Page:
Tuesday, May 21, 2013

Pupcakes: A Very Special Doggie Birthday Treat!

My baby girl, Luna, turned six yesterday. SIX. Where oh where has the time gone? It seems just yesterday she was a small bundle of fur, bumbling around on tiny puppy paws, pooping in every corner she could find, and chewing up everything I owned. In return she taught me responsibility, patience, and as cliche as this is, she taught me all about love. She got away with everything because she's so cute. Who can seriously reprimand a puppy face? Not me - perhaps that's why all of my dogs are so spoiled. I genuinely believe all dogs deserved to be spoiled for everything they do for us, teach us, and give us. A dog-birthday is nothing to be taken lightly!


makes 9 pupcakes

1 Egg
1/4 c. Natural Peanut Butter
1/4 c. Cooking Oil
1/3 c. Honey
1 c. Shredded Carrots
1 c. Whole Wheat Flour
1 tsp Baking Soda

Preheat the oven to 350 degrees F. Combine the egg, peanut butter, oil, honey, and carrots in a large bowl, blend well. Combine flour and baking soda then add to the carrot/peanut butter mixture. Blend just until moist. Spoon cake batter into muffin cup lined tins. Fill 2/3 full. Bake for roughly 20 minutes or until golden brown. Insert toothpick in center to check done-ness. Cool completely on a wire rack. Ice with natural peanut butter if desired and top with a milk bone. We happen to have two very small dogs so I had the perfect pupcake-sized mini milk bones on hand. 

Freeze the rest or share the wealth if you have other dogs. Russell, Chester, and our cat, Shanks, shared a pupcake. No way their tiny bellies could handle a full pupcake. Luna got a full pupcake though - she's a professional at this kinda thing.

Taunting your dog with the pupcake is totally optional :P  

Tuesday, May 14, 2013

Fresh Watermelon Lime Sorbet

It's warm today, like in the 90's warm, and it's only the middle of May. Like most people I look forward to the summer and all the activities that go along with it - but I don't look forward to the so-hot-you-think-you-might-die heat. There is a bit of relief to be sought from the warmer months in the form of air conditioning and frosty treats. Our new ice cream maker will come in super handy with the latter. Earlier in the month, I made Strawberry Lemon Ice Cream with leftover strawberries from my Strawberry Jam making soiree. The only attendees were my husband, our dogs, and cat. Mostly, everyone else just slept the entire time I was making jam. Okay, not much of a soiree but I'm still calling it that. I like that word. Soiree. 

Anywho, we've recently developed an obsession with watermelon, not only buying four watermelons in the last two weeks and devouring them, but also tilling up an additional 14' x 14' chunk of earth for a watermelon patch. What better way to cool off on a warm streak than a fresh sorbet? Not many that I can think of. Unless of course someone wants to come over and install a swimming pool for us. Seriously, I'll even give you some sorbet!

Fresh Watermelon Lime Sorbet

3/4 of a Large Watermelon, cut into chunks and de-seeded
1 c. Sugar
1 c. Water
Juice of 3 Limes

In a small saucepan, combine sugar and water over medium heat. Stir until dissolved. Combine watermelon, lime juice, and simple syrup in a blender (it will take a few batches) until liquefied. Freeze in ice cream maker per instructions. Mine took about 30 minutes to create a soft-serve consistency. Enjoy by itself or even combine with your favorite wine for a refreshing sangria!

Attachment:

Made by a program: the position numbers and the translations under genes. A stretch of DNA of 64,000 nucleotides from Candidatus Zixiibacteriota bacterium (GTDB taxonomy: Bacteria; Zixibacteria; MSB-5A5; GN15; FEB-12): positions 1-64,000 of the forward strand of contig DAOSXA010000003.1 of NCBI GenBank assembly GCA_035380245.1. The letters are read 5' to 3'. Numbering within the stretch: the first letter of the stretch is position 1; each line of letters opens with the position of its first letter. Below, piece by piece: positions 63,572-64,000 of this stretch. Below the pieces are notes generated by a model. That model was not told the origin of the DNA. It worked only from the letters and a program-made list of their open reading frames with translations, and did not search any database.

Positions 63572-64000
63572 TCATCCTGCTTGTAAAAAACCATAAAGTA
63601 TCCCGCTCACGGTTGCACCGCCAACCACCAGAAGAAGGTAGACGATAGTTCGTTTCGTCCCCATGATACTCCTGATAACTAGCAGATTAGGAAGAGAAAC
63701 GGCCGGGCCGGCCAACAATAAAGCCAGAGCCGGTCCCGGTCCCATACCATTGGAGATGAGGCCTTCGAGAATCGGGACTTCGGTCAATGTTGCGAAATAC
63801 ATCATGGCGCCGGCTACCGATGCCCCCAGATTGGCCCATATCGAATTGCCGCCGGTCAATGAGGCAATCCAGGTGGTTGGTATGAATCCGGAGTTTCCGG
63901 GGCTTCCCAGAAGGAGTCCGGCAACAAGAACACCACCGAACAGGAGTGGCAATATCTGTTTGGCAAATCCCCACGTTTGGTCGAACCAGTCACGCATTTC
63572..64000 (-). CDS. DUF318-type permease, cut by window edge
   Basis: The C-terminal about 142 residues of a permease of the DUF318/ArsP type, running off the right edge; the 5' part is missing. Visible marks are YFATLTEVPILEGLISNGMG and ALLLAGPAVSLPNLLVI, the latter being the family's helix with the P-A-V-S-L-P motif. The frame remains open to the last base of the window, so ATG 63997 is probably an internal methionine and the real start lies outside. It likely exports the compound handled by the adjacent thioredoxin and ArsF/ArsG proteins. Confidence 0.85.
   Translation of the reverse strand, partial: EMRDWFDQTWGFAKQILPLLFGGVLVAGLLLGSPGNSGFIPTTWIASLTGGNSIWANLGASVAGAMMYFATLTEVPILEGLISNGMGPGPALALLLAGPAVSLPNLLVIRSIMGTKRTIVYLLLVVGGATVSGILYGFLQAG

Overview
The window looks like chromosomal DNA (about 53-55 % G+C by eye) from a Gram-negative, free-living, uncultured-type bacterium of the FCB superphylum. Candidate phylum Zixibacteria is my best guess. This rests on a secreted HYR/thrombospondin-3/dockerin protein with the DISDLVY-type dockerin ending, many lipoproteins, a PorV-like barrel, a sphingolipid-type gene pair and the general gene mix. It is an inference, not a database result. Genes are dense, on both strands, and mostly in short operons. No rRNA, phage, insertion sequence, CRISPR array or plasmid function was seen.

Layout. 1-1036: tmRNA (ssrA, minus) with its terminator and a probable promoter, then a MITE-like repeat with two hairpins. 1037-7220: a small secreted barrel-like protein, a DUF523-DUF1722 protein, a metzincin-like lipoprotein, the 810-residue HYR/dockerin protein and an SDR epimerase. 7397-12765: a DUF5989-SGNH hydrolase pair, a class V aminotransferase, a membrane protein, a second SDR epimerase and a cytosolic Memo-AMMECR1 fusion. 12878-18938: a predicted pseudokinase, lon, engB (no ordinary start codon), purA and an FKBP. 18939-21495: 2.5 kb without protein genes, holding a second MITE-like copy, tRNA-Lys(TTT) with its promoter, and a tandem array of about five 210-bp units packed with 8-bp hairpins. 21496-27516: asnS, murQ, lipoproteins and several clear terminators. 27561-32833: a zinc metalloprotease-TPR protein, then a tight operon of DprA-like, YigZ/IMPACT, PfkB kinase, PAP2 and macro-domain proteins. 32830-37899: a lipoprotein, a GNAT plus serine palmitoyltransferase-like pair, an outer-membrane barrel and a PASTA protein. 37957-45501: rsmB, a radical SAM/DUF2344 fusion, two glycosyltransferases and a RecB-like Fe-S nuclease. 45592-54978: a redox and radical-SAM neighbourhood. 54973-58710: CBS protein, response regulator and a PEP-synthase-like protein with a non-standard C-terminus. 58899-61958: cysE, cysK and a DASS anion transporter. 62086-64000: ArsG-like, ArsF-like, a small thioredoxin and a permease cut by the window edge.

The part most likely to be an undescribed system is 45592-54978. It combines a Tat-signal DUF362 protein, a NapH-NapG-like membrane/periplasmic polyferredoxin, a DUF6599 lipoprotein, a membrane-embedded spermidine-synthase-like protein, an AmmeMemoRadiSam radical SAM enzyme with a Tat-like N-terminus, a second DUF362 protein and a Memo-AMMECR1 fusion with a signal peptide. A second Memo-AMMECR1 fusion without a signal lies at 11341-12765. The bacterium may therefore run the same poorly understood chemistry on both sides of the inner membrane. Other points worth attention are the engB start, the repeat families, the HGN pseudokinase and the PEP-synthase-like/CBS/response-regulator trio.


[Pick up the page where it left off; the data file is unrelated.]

Dilly Beans

I confess, I'm a green bean addict - the fresher the better. Oddly enough, before this morning I had never in my life had a pickled green bean. Last night was filled with green bean trimming, gardening, and pickling. I couldn't wait to try one, but alas they were still too hot when I finally went to bed. Perhaps pickled green beans are not the ideal breakfast food, but I just couldn't wait to open a jar up this morning. They are so good! Crunchy, pickle-y, and green bean-y. Yummy. This recipe is almost identical to the Dilled Beans recipe in the Ball  Complete Book of Home Preservation. I did however increase the pickling liquid amount as I had roughly the four pounds of beans the original recipe called for, but instead of making 6 pints as the original recipe estimates, I had enough for 8 pints. Before you say anything, I packed those green beans in there good! Such is the life of a canner I suppose (if I can ever bestow that wonderful title upon my amateur self yet), I've come to realize you just have to go with the flow, and be thrilled when you are blessed with a few more half-pints/pints/quarts than you had planned.

Our neighbor has to be one of the nicest people I've ever met. He's a gardener like myself and we often chit chat through our dividing privacy fence - mostly about our gardens, and we also do a little complaining about the wacky weather in our neck of the woods. A high of 78 degrees one day and then bottoming out to 39 degrees three days later - c'mon! Today canning became the topic of conversation. Silly me, I guess I hadn't realized men like to can, too! Having never heard of dilly beans, he wanted to try some. I gave him a pint and they were a big hit. In return, there is now a stick of deer sausage in our refrigerator and he offered more if we liked it. It's nice to know that there are still nice and neighborly people in this often too-busy-to-be-nice kinda world. 

Dilly Beans

makes 8 pint jars

4 c. White Vinegar
4 c. Water
1/4 c. Pickling Salt
4 lbs Green Beans, trimmed to jar-size
3 Bell Peppers (I used yellow, red, and orange)
4 tsp. Dill Seed or 8 Heads of Dill
8 Garlic Cloves
32 Whole Peppercorns